{Stripes on Squares}

Sherlock Holmes (un)popularity

11 days ago in Re-style

Stripes on squares power matching

Inspiration...

Shapes, stripes, rectangles… they are constantly the subject of art, trying to visualize the space we live in, the objects that intersect our lives all the time. They are indeed included everywhere in our lives, just think carefully. No wonder shapes are majorly dictating the fashion world, whether in print or 3D forms. 

 

Plaid is the most common geometrical textile pattern constructed from vertical and horizontal stripes/bands, visually forming differentiated color squares. The typical green, black and blue ones – tartan – is mostly associated with the Scottish national dress, the kilt. The traditional wool material and design has been spread over the last century to many fabrics and color palettes. Much more than I associate plaid with the Scots, I see it as a Sherlock Holmes brand logo, with him wearing a plaid cape and hat. 

 

What surprises me the most is the relatively high unpopularity of this squaring colorful pattern, unless it’s Burberry linen we are talking about. I understand its problematic boldness and public exposure, yet from many conversations with women I realize that its main disadvantage appears in its geometric visual effect. The rectangles give additional weight to your body, resulting in an evidently less popular choice of dressing. Women just don’t find it sexy. 

Take notes:

My mission here is to make the tartan/plaid sample popular again. Follow these 3 rules (and break them as soon you feel comfortable with it – ‘cause that is what fashion style is all about;)):

1. Wear it on the areas of the body that are not highly sensitive to visual effects, like shirts or upper-wears: coats, capes, etc. Trousers are the last choice (therefore the most appealing to me:))

2. Choose soft colors and mini squares. Do not mix different plaids: it is not at all my style to go out with plaid, and the mixing might give you a mix of unpleasant feelings. But hey, when you’re ready, mixxxxx to the max!

3. Want to go tartan from head to toe? Oh, yes, and please combine squares with the lines. The diagonals geometrically created within the plaid structure are a fatal match for the line pattern. Do not even consider a monochrome match – it will only expose what you hate the most with the plaid.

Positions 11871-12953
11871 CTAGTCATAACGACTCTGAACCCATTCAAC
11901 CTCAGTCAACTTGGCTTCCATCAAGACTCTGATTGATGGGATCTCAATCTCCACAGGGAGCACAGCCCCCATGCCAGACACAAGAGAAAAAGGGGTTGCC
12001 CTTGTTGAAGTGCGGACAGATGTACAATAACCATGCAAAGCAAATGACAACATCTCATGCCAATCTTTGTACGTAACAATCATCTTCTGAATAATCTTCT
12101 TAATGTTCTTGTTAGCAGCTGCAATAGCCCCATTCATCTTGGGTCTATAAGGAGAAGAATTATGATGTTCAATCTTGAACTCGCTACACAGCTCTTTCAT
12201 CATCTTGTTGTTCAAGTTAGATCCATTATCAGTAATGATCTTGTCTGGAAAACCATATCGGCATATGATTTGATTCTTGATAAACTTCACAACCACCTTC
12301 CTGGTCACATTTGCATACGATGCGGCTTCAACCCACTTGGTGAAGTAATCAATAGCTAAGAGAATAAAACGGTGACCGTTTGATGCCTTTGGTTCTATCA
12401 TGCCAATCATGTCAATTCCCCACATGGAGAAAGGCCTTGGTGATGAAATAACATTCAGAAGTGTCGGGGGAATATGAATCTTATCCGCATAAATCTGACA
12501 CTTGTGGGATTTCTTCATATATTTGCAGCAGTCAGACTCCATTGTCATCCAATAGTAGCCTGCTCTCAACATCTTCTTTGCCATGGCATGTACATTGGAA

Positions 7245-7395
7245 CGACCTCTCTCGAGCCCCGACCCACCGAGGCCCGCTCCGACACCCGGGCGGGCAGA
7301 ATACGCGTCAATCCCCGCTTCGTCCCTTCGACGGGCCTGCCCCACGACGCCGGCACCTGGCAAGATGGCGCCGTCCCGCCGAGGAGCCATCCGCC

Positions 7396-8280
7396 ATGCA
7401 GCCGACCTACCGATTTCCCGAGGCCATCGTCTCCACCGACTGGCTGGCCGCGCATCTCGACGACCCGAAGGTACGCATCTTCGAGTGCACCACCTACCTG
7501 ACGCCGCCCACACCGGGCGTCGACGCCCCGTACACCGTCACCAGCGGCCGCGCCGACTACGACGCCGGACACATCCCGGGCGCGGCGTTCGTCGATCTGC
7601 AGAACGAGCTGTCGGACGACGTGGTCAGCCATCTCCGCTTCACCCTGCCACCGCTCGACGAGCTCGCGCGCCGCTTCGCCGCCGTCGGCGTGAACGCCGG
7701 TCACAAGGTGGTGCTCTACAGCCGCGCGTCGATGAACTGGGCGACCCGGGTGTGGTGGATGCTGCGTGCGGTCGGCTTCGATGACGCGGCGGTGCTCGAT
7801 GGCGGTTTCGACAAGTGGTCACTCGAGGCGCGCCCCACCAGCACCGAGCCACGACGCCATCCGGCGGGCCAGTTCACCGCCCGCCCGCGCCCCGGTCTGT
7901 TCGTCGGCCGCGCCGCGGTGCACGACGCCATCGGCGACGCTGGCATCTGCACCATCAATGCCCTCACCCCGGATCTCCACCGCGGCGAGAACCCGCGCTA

Best from Wiki :

1. Today tartan may be mostly associated with Scotland; however, the earliest evidence of tartan is found far afield from the British Isles. According to the textile historian E. J. W. Barber, the Hallstatt culture of Central Europe, which is linked with ancient Celtic populations and flourished between the 8th and 6th centuries BC, produced tartan-like textiles. Some of them were discovered in 2004, remarkably preserved, in the Hallstatt salt mines near Salzburg, Austria. Textile analysis of fabric from the Tarim mummies in Xinjiang, northwestern China has also shown it to be similar to that of the Iron Age Hallstatt culture. Tartan-like leggings were found on the "Cherchen Man", a 3,000-year-old mummy found in the Taklamakan Desert.

2. Tartan is often called plaid in North America, but in Scotland, a plaid is a tartan cloth slung over the shoulder as a kilt accessory, or a plain ordinary blanket such as one would have on a bed. 

3. The Dress Act of 1746 attempted to bring the warrior clans under government control by banning the tartan and other aspects of Gaelic culture. When the law was repealed in 1782, it was no longer ordinary Highland dress, but was adopted instead as the symbolic national dress of Scotland.

4. Tartan is made with alternating bands of coloured (pre-dyed) threads woven as both warp and weft at right angles to each other. The weft is woven in a simple twill, two over—two under the warp, advancing one thread at each pass. This forms visible diagonal lines where different colours cross, which give the appearance of new colours blended from the original ones. The resulting blocks of colour repeat vertically and horizontally in a distinctive pattern of squares and lines known as a sett.

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